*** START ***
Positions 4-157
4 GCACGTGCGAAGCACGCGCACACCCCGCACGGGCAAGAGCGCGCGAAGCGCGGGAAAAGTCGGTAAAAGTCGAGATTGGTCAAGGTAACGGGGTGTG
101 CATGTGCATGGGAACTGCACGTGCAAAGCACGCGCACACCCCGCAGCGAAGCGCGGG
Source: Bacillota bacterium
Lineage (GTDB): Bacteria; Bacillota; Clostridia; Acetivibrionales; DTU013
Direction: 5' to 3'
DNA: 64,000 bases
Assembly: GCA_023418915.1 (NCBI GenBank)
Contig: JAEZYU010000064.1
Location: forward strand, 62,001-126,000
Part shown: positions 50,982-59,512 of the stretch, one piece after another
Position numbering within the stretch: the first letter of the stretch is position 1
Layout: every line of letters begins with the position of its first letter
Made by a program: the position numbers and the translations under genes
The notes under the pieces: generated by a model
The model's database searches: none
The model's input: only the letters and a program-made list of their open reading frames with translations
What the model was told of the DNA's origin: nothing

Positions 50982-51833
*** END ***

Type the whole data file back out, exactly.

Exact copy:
Positions 4-157
4 GCACGTGCGAAGCACGCGCACACCCCGCACGGGCAAGAGCGCGCGAAGCGCGGGAAAAGTCGGTAAAAGTCGAGATTGGTCAAGGTAACGGGGTGTG
101 CATGTGCATGGGAACTGCACGTGCAAAGCACGCGCACACCCCGCAGCGAAGCGCGGG
Source: Bacillota bacterium
Lineage (GTDB): Bacteria; Bacillota; Clostridia; Acetivibrionales; DTU013
Direction: 5' to 3'
DNA: 64,000 bases
Assembly: GCA_023418915.1 (NCBI GenBank)
Contig: JAEZYU010000064.1
Location: forward strand, 62,001-126,000
Part shown: positions 50,982-59,512 of the stretch, one piece after another
Position numbering within the stretch: the first letter of the stretch is position 1
Layout: every line of letters begins with the position of its first letter
Made by a program: the position numbers and the translations under genes
The notes under the pieces: generated by a model
The model's database searches: none
The model's input: only the letters and a program-made list of their open reading frames with translations
What the model was told of the DNA's origin: nothing

Positions 50982-51833